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From: Guillaume Melquiond (guillaume.melquiond_at_[hidden])
Date: 2003-12-12 08:32:51

Le ven 12/12/2003 à 13:21, Dan W. a écrit :
> > > int main() {
> > > int a = (1 << 24) - 1;
> > > volatile float b = a;
> > > volatile float c = b + 0.5f;
> > > volatile float d = floorf(c);
> > > int e = d;
> > > assert((double)a == (double)b);
> > > printf("%d %d\n", a, e);
> > > return 0;
> > > }
> > >
> > > The integer is the biggest odd integer representable as simple
> > > precision floating-point number. So the conversion from float to int
> > > should not
> > > modify the value (since it already is an integer). However, as you can
> > > see, the final value is different from the first value. The same will
> > > happen with any odd integer between 2^23 and 2^24 (and their negative
> > > counterpart). So it's not a few cases, there is unfortunately a bunch
> > > of them.
> > >
> > Hmmm...
> > OK, I see the problem....
> > Seems difficult to deal with without compromising efficiency for the safe
> > cases (<2^23).
> As a probable future user of numerical headers, I'd like to beg for simplicity.
> The problems being discussed are not new, and any programmer that has the
> dimmest clue about numerical representations knows to expect nothing but
> bad news from floats.. ;-)
> Please do whatever the hardware supports natively, and don't slow our
> computations for the sake of a few newbies that will initialize a float to
> 2^30 and expect to get a different number when adding one...

It seems you didn't really understand. It doesn't happen with big or
small integers. It happens with integers in the middle (between 2^23 and
2^24). With the current implementation, when a floating-point is an
integer in the correct target range, you are not sure at all that the
integer you get after the cast is the same as before.

When the value is exactly representable in both types, the user expects
the value to be exactly convertible from one type to the other, don't
she? Moreover, if the user had only computed "static_cast<int>(b)"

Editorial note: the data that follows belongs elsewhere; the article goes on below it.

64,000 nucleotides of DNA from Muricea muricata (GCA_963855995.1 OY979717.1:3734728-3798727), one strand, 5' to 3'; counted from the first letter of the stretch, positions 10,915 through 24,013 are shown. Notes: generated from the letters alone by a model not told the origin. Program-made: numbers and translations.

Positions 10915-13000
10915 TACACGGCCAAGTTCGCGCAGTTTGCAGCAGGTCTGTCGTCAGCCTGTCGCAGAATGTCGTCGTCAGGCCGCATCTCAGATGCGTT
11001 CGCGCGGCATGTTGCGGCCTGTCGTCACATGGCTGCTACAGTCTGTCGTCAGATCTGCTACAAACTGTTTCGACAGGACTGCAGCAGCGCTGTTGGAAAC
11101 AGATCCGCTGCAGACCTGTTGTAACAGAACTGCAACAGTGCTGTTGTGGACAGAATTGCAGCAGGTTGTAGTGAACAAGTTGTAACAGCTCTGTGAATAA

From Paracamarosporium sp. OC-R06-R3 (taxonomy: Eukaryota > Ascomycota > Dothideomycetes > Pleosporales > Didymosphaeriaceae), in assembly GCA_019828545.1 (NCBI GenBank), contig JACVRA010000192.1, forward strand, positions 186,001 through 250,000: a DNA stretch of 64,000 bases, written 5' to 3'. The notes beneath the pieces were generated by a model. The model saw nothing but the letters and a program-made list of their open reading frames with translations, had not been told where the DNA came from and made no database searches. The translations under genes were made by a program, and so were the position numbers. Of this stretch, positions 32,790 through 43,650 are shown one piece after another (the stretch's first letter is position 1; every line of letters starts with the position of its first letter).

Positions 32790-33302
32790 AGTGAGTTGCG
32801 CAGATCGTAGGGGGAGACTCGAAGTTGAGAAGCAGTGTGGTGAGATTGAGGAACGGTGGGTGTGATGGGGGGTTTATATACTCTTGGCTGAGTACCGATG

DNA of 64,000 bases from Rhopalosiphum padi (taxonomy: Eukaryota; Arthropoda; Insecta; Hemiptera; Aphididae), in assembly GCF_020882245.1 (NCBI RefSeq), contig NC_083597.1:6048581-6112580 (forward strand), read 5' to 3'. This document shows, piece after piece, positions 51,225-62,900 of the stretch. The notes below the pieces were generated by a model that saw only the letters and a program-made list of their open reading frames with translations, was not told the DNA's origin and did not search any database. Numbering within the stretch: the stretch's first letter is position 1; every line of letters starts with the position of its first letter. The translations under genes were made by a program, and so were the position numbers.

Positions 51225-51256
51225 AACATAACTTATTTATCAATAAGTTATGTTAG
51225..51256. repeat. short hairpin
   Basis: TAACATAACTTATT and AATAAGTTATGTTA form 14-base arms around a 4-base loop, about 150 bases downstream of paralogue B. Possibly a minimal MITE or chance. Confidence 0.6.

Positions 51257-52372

rather than "numeric_cast<int>(b)", the result would have been correct.

If you are interested in what "the hardware supports natively" rather
than a fully specified library, why will you even bother to use this
numerical cast library? You don't seem to understand that the current
implementation doesn't respect its specification.

> True, I understand, floor() is a function that bears a specification. But
> where the specification can't be met, it should be fixed, not the
> computation. People who know anything about floats and doubles will use
> them well below the range of their mantissa's bits as int, anyways.

Please note that "floor" is absolutely not at fault here! In the
example, c is already a floating-point integer, so floor works just fine
and you can assert that (d == c).

> You already offer rational numbers, and multiple precision numbers?, so
> those who need better than standard IEEE representations can use the better
> ones.

Why use something else when IEEE floating-point numbers are enough? If
you are sure (just suppose you have formally proved it) a standard
floating-point number stores enough precision and range for your needs,
why should you use a type really slower, not necessarily standard, and
maybe full of bugs?



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